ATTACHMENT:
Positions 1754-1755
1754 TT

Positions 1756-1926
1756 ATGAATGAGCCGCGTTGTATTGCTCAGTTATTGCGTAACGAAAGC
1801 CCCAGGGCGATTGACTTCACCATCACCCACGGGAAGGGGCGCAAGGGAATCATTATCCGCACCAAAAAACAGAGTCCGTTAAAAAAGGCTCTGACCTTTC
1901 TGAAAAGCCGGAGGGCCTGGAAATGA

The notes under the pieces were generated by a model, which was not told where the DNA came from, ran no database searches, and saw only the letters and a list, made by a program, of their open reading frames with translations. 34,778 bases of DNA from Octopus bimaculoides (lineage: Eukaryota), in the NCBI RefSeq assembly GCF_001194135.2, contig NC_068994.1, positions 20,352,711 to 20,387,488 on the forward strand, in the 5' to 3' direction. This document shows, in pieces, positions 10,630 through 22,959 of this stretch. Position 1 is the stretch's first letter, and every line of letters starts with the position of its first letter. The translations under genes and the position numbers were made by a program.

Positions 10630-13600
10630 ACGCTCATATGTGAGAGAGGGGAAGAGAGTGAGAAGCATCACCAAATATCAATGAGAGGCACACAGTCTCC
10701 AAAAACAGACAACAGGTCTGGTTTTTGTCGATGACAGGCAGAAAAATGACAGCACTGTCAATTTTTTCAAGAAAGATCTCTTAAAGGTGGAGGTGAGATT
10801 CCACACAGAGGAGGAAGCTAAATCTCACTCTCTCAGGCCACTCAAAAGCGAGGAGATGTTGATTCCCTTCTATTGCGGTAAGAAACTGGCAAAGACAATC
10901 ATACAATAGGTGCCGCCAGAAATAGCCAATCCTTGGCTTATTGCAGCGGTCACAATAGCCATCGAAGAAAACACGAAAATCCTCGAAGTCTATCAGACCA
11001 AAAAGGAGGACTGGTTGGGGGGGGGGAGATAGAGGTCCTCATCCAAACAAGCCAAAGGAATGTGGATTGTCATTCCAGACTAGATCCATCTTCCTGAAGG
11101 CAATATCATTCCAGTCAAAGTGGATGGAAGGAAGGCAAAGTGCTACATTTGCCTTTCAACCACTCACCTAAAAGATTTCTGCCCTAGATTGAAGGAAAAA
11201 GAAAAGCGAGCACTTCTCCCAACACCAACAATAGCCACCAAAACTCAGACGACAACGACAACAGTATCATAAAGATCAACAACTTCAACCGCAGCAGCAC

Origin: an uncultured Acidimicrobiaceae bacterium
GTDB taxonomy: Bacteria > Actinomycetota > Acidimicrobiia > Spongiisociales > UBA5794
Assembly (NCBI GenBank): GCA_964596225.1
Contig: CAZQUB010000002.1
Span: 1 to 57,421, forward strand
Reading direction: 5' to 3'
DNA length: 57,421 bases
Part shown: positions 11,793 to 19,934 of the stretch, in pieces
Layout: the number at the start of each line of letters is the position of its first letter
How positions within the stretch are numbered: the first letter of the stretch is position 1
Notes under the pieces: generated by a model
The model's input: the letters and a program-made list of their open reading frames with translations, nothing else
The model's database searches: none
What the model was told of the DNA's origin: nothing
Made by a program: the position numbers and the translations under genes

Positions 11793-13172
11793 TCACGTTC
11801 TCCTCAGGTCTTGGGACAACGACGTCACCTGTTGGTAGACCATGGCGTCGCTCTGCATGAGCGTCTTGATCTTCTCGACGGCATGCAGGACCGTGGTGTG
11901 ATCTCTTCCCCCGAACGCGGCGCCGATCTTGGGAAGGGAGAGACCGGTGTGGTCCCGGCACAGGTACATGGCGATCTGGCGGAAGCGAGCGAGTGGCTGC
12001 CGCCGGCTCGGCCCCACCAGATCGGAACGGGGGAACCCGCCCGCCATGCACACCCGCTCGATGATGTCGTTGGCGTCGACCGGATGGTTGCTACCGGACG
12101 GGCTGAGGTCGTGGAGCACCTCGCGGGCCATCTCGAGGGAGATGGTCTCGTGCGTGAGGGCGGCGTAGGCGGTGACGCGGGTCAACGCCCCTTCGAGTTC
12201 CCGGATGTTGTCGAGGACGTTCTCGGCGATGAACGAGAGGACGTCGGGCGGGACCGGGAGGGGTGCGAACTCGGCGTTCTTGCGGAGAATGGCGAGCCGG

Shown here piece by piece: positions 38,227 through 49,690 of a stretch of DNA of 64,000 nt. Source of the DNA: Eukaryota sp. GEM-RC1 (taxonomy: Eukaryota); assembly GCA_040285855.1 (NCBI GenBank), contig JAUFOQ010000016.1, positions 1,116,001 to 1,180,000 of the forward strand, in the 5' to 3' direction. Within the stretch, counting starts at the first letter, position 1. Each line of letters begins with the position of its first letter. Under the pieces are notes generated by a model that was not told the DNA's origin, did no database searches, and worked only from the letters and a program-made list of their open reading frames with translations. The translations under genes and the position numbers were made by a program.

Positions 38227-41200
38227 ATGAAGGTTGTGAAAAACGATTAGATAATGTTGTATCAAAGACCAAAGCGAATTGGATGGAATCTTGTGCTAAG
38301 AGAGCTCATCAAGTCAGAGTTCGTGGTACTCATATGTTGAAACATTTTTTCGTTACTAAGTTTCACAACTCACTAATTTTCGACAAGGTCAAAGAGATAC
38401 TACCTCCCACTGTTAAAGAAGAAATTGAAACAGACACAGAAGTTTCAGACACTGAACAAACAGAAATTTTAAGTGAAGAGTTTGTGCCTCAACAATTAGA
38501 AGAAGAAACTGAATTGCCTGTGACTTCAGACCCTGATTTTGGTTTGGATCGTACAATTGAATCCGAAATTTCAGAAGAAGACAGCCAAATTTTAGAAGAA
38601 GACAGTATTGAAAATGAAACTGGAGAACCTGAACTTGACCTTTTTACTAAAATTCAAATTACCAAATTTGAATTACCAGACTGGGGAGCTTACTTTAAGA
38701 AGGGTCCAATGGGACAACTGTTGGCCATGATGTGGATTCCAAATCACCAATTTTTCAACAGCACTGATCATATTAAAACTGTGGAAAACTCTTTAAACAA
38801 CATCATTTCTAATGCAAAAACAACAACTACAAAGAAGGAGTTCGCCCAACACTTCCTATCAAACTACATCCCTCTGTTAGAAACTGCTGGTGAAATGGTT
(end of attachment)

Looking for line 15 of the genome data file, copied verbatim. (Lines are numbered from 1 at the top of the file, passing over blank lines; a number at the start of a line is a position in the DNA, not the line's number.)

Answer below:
11201 GAAAAGCGAGCACTTCTCCCAACACCAACAATAGCCACCAAAACTCAGACGACAACGACAACAGTATCATAAAGATCAACAACTTCAACCGCAGCAGCAC